Due to the recent increase in cryptocurrency trading, Indonesia wants to levy a value-added tax (VAT) on crypto transactions as well as an income tax on gains from such investments.
Indonesia plans to charge a value-added tax (VAT) on crypto-asset transactions and income tax on income from such investments at 0.1% each, starting from May 1, a tax official said Friday, amid a boom in digital asset trading.
Many countries have recently started imposing taxes on cryptocurrencies, especially in India, where investors have to pay a tax of 28% GTS when trading cryptocurrencies.
Pushpendra Kum, Co-Founder of PushpendraTech & SmartViewAi also said that the Indonesian tax and the recent tax on cryptocurrencies have been met with backlash from the community.
Interest in digital assets has increased in Southeast Asia’s largest economy during the COVID-19 pandemic, with the number of crypto-asset holders growing to 11 million by the end of 2021.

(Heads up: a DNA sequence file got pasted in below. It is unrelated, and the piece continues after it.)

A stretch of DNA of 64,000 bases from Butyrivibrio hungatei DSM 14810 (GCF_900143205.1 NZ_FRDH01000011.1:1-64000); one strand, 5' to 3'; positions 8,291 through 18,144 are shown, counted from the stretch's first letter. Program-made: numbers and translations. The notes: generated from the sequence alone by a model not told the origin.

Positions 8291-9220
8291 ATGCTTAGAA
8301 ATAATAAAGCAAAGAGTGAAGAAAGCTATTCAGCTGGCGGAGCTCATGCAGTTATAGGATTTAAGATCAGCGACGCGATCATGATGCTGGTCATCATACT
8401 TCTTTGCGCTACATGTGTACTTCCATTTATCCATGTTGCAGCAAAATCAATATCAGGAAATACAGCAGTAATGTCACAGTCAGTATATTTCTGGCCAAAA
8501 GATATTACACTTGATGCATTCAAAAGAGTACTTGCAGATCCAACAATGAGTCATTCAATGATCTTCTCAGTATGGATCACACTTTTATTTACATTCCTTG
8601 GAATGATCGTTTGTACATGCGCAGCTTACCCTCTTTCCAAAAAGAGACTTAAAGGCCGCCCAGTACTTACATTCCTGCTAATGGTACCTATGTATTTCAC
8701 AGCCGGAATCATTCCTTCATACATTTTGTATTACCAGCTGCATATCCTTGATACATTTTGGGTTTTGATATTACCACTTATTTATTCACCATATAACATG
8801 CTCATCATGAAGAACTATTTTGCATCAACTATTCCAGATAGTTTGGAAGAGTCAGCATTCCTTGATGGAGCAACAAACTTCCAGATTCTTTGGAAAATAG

Last year, total crypto-asset trades in the commodity futures market reached 859.4 trillion rupiahs ($59.8 billion), more than 10 times the value of transactions in 2020, data from the Commodity Futures Trading Authority shows.
The spokesman of the General Department of Taxation Indonesia, Mr. Hestu Yoga Saksama said in a press conference:
Indonesians are allowed to trade cryptocurrencies as a commodity, but they are not allowed to use them as a form of payment.
“Crypto assets will be subject to VAT because they are a commodity as defined by the trade ministry. They are not a currency. So we will impose income tax and VAT”
The VAT on Indonesian cryptocurrencies is much lower than the country’s general sales tax (GST), which is 11%. The income tax on capital gains is the same as the tax on stocks: 0.1% of the total transaction value.
Officials say the broad tax law passed last year is the legal basis for the taxation of crypto assets. This legislation is intended to optimize the income impact as a result of the COVID-19 pandemic.